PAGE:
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Intersubjectivity in hypnotic interaction

Conference contribution
Authors Erling Fjeldstad
Oskar Lindwall
Jonas Ivarsson
Published in Intersubjectivity in Action. 11th – 13th May 2017, University of Helsinki, Finland
Publication year 2017
Published at The Linnaeus Centre for Research on Learning, Interaction, and Mediated Communication in Contemporary Society (LinCS)
Department of Education, Communication and Learning
Language en
Subject categories General Language Studies and Linguistics, Communication Studies, Educational Sciences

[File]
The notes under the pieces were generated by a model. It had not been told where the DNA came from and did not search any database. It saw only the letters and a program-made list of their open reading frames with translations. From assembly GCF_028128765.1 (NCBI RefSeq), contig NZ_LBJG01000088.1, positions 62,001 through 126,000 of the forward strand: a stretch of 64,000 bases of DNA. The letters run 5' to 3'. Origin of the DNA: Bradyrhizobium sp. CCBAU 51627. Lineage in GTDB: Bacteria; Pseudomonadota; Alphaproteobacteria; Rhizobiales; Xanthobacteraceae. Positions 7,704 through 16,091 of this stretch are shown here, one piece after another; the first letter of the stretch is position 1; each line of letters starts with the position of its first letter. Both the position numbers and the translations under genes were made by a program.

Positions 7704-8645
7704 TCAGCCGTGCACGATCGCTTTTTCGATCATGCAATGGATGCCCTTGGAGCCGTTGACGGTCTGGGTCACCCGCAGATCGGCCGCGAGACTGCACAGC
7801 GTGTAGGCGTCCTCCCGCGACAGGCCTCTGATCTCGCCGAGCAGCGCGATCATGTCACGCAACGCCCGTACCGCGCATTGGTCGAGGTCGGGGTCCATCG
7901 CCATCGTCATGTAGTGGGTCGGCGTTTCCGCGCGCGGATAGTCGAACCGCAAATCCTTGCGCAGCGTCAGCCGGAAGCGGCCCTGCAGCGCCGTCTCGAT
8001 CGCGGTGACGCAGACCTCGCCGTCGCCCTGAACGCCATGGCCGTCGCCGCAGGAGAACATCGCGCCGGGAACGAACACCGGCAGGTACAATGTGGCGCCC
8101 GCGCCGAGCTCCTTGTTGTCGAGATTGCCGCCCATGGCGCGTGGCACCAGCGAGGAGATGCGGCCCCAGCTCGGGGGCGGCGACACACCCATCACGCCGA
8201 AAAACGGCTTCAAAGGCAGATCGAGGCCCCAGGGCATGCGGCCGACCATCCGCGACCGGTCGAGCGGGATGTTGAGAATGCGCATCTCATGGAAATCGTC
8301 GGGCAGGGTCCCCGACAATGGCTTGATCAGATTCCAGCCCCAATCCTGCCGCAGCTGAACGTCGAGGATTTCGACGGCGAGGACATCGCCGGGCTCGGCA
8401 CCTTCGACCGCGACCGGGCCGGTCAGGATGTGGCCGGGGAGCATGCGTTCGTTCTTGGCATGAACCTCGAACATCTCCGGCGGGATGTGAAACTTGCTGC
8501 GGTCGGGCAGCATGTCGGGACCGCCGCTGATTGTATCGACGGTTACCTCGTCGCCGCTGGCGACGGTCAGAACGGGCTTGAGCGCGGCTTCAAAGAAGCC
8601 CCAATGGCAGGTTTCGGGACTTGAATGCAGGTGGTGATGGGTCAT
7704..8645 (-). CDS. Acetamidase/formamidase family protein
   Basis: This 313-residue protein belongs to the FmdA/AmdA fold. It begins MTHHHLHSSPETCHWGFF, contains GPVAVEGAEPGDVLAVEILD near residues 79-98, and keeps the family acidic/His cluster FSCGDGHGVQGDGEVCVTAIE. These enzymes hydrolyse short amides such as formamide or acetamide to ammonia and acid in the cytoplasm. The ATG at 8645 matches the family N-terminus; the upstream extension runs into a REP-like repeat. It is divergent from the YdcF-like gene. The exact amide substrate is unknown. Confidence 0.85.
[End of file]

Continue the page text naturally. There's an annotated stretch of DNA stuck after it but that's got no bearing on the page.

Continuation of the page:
Despite the dubious reputation of hypnosis, there is now a large body of research that investigates how hypnosis can be used to reduce patients’ experience of pain. By closely analysing three video recorded quasi-naturalistic cases of hypnosis for pain relief, this study takes an interest in how hypnosis is interactionally organized and practically accomplished. A central question is how intersubjectivity is established and maintained in the different phases of the hypnosis. The hypnotic interaction predominately consists of the hypnotist formulating various instructions (by telling, proposing, suggesting, or asking) directed to the persons being hypnotized. In line with this, the sequence organization could be described as a series of adjacency pairs, consisting of a verbal instruction, followed by an attempt to follow the instruction and with occasional expansions. In the beginning of the session, the instructions are mostly directed to actions in the external world where the hypnotist instructs the persons being hypnotized to move their body in certain ways. As the session progresses, the instructions turn from physical actions towards the ability to imagine certain situations, activities, or states. As a result, the visual access to responding actions are highly restricted. Given this lack of visual access, how is the hypnotist finding interactional evidence of the hypnotized person being able to follow the instructions? It is possible for the hypnotist to observe minute changes in body posture, breathing, and the relaxation of limbs, but what does this say about the hypnotic state of the other person? Questions pertaining to intersubjectivity, are not only relevant as analytic concerns, but remain central tasks for the participants. How to establish and share the hypnotic experience then, is here cast as a setting’s problem and its resolution, by way of its local interactional organization, could be telling vis-a-vis a more general interest in intersubjectivity-in-action.

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